Barney118 Member

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    Bill,

    I am interested in your info on the subdivide, what I have read this is not allowed under SMSF, if it was a single house it can be renovated and still a single house but if you buy a property and try to build mulitple units or second house the nature has changed of the investment. It seems crazy as your fund is interested in making profits etc for your investment.
    Barney
     
  9. BV

    BV Think outside the square

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    Hi Barney


    To me renovating or adding a granny flat is about making more money so it isn't changing the nature of the investment.

    You'll find that adding a granny flat is done at council level so as long as you
    don't involve your SMSF funds, the ATO will never know.

    People interpret the rules differently and it is the same with the ATO staff so you'l get different answers depending on who you talk to.
    I've been waiting for others to test the waters with the ATO so sooner or later someone will do this and we will have a clearer picture.

    Alternatively, I'd ask for a private ruling.
    I was actually thinking of leasing half the back yard to my company for 10 years and then adding the granny flat there.
    My SMSF collects say $50/week rent for the land and my company collects the rent for the granny flat.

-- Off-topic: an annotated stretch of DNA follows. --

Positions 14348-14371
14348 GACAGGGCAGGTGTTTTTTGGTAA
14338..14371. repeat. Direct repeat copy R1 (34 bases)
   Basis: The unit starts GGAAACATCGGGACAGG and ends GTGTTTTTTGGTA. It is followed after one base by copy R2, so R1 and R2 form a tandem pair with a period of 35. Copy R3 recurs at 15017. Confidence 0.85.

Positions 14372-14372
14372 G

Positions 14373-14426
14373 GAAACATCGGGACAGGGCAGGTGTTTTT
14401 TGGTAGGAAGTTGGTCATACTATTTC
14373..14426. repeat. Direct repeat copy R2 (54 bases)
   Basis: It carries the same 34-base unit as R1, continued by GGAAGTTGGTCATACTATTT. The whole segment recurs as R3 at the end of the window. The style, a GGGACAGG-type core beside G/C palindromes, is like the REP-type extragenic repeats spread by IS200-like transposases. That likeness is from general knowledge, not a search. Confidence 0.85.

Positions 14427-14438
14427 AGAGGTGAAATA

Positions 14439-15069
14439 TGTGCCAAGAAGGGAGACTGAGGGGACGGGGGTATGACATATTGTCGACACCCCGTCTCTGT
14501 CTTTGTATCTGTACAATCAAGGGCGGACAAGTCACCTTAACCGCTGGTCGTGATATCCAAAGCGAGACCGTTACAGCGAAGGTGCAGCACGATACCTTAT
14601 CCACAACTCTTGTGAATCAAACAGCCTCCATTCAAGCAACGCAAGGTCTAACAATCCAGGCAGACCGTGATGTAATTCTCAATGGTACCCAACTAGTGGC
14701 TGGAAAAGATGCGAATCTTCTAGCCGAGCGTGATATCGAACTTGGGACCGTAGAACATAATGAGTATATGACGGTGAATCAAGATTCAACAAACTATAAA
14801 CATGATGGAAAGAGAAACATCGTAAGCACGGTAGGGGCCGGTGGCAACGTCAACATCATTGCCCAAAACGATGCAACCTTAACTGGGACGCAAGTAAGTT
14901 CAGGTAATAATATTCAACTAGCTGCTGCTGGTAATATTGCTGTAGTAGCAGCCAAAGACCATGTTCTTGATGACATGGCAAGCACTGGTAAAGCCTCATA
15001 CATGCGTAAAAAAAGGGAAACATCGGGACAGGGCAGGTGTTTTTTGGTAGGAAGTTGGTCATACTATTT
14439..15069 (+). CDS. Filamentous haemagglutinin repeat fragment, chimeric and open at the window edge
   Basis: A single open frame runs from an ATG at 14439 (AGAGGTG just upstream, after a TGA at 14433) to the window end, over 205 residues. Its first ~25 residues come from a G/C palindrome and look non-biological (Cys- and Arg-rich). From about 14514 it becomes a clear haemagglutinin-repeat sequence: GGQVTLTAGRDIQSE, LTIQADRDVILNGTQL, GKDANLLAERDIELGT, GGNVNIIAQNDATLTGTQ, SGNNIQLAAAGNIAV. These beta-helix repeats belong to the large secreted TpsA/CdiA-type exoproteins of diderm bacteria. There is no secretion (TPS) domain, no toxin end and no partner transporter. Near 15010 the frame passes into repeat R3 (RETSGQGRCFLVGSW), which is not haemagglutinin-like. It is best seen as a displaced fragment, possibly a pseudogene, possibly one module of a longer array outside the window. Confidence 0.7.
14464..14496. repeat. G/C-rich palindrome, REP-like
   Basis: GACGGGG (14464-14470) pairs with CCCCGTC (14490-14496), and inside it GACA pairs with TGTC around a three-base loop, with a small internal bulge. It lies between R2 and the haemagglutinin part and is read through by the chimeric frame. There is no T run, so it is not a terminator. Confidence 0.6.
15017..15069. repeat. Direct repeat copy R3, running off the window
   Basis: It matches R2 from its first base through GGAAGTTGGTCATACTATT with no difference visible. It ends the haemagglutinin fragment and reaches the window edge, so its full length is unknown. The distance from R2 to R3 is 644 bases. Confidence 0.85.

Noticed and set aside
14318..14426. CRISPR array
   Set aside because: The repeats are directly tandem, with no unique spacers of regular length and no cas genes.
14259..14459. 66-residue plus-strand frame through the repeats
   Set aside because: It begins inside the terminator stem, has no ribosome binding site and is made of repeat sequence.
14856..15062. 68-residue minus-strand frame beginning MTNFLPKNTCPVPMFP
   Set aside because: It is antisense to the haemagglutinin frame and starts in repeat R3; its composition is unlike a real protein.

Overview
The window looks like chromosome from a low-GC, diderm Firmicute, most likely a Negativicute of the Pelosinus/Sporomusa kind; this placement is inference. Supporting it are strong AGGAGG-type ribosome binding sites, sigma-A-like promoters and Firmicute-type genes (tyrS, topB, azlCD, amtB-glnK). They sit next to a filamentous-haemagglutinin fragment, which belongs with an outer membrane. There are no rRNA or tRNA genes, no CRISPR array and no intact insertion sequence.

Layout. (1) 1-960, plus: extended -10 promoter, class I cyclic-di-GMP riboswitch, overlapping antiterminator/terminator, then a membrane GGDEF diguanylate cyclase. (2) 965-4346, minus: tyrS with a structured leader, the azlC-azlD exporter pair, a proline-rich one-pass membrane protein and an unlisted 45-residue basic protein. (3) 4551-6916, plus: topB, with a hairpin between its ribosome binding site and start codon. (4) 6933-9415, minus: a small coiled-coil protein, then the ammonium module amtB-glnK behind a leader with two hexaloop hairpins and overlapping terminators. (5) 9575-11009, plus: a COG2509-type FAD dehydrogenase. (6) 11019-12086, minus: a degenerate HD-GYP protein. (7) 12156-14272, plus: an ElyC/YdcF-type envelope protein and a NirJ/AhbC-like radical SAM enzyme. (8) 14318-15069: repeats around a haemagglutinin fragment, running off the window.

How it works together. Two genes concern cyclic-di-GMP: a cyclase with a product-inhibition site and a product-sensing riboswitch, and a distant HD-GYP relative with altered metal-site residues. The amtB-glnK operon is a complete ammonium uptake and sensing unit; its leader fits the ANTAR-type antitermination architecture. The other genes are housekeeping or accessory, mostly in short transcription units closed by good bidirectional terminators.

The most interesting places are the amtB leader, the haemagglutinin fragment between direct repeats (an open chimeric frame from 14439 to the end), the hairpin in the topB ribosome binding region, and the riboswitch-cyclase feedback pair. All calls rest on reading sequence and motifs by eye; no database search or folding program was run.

In 10 years time I retire, and the SMSF now collects both rents or I sell the entire property.

    These are just ideas I've still got to look into the details and I don't want to upset anyone so I will consult the ATO, my accountant and my SMSF's auditor before I do anything.

    cheers
     
  10. Barney118

    Barney118 Member

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    Bill,

    I was under a similar premise that it would be OK but its nothing to do with council its the ATO restrictions on property investment inside SMSF. If the property was bought with the DA approved etc then it would be OK but adding/subdividing isn't.

    There are many sources that say the same thing, even adding a room to go from 3 bed to 4 bed for instance is OK but the ATO obviously dont want SMSF to compete with business
     
  11. Spades

    Spades Banned

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    How much do you need to have in a SF to start up a SMSF?
    Is there a set figure to setup a SMSF?

    Cheers Spades.
     
  12. greedy2000

    greedy2000 Member

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    From my interpretation of the rules surround SMSF's and borrowing to buy Property.

    - A SMSF by using a limited recourse borrowing arrangement (LRBA) can borrow to purchase a property (generally with a 30% deposit)

    - A SMSF may use a LRBA to purchase a ‘single acquirable asset’

    - Its OK to use Borrowed money to repair and maintain a property

    - Its NOT OK to used borrowed funds to improve a property.